Figure 7. One step beyond the architecture of Figure 5 is the I/Q architecture where the relative phase between local oscillator and reflected signal is accounted for. This receiver will allow for time varying displacement between the “reader” coil and the “sensor” coil that would be found, for example, in a handheld interrogation approach. Signal processing of the I and Q legs allows the receiver to track the maximum signal amplitude, assuming the variations in relative phase are “slow” relative to the signal bandwidth.
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Figure 8. A photograph of the experimental setup for the wireless architecture shown in Figure 9.

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Figure 8. A photograph of the experimental setup for the wireless architecture shown in Figure 9.
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Figure 9. Schematic showing how the acoustic drive and inductive read techniques were combined.

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Figure 9. Schematic showing how the acoustic drive and inductive read techniques were combined.
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Figure 10. A plot of sensor received power based on acoustic and inductive drive power.

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Figure 10. A plot of sensor received power based on acoustic and inductive drive power.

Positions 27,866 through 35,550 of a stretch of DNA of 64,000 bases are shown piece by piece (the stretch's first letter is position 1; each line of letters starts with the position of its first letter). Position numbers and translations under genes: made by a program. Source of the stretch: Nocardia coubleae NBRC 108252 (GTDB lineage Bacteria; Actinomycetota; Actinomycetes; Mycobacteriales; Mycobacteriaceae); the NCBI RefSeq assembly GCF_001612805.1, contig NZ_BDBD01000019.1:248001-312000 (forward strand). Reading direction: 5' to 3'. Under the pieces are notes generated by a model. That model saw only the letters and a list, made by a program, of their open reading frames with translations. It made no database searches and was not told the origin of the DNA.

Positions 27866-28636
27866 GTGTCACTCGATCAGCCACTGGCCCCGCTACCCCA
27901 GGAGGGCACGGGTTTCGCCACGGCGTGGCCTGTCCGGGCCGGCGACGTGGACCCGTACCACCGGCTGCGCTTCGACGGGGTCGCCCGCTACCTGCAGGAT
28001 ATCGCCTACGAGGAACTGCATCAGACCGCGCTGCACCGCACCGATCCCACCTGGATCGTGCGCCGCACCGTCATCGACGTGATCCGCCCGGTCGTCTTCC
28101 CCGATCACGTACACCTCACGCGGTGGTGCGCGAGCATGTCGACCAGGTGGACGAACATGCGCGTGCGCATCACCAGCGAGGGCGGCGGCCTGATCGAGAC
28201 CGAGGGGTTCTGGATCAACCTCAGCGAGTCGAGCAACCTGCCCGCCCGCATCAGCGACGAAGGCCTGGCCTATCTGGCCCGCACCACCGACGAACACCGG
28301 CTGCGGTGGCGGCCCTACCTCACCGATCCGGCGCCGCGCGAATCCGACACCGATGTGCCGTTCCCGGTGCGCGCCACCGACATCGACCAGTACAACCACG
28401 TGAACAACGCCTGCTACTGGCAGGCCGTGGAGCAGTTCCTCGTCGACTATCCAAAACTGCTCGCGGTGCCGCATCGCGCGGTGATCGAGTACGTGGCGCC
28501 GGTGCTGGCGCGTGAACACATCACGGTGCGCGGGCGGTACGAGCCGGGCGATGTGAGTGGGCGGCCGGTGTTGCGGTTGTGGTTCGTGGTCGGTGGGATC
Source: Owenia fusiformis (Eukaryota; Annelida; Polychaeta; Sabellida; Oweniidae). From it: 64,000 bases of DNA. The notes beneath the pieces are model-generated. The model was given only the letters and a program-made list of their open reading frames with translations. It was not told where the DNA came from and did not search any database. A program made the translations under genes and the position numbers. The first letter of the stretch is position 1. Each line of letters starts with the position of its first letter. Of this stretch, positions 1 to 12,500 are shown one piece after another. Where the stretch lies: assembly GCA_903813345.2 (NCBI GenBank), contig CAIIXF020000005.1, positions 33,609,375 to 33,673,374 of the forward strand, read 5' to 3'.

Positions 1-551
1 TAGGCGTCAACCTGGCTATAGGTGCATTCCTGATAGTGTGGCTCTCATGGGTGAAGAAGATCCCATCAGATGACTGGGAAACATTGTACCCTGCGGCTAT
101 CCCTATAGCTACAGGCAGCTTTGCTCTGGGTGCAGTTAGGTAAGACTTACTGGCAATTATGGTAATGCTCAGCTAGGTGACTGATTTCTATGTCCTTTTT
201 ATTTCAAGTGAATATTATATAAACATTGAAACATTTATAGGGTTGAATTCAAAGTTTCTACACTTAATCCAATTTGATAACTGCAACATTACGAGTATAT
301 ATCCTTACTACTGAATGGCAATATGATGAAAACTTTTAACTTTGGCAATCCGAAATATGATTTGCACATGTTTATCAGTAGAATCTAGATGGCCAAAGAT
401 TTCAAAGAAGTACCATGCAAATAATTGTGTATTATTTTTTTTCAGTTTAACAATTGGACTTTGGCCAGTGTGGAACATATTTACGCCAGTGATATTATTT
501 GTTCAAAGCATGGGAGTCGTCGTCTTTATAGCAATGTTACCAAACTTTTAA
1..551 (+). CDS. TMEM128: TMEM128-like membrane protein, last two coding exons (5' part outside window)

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Figure 11. Measurements of open loop signal loss confirm the simple model of Equation (11).

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Figure 11. Measurements of open loop signal loss confirm the simple model of Equation (11).
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Figure 12. Characterization of standoff distance for the acoustic drive and inductive read using the I/Q architecture from Figure 7. The span of all measurements was 50 Hz excluding the 22 cm data which was taken at 30 Hz. For this data, the maximum of the I and Q signals was used, but in practice, they would be combined for maximum signal recovery.

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Figure 12. Characterization of standoff distance for the acoustic drive and inductive read using the I/Q architecture from Figure 7. The span of all measurements was 50 Hz excluding the 22 cm data which was taken at 30 Hz. For this data, the maximum of the I and Q signals was used, but in practice, they would be combined for maximum signal recovery.
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Figure 13. An example of a feedback loop that could be used to detect the resonance of the resonator.

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Figure 13. An example of a feedback loop that could be used to detect the resonance of the resonator.
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Figure 14. Schematic and test setup used to force the resonator into oscillation through a feedback system.

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Figure 14. Schematic and test setup used to force the resonator into oscillation through a feedback system.
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Figure 15. This graph shows the spectrum analyzer output when picking off the signal in some point of the feedback loop shown in Figure 14.

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Figure 15. This graph shows the spectrum analyzer output when picking off the signal in some point of the feedback loop shown in Figure 14.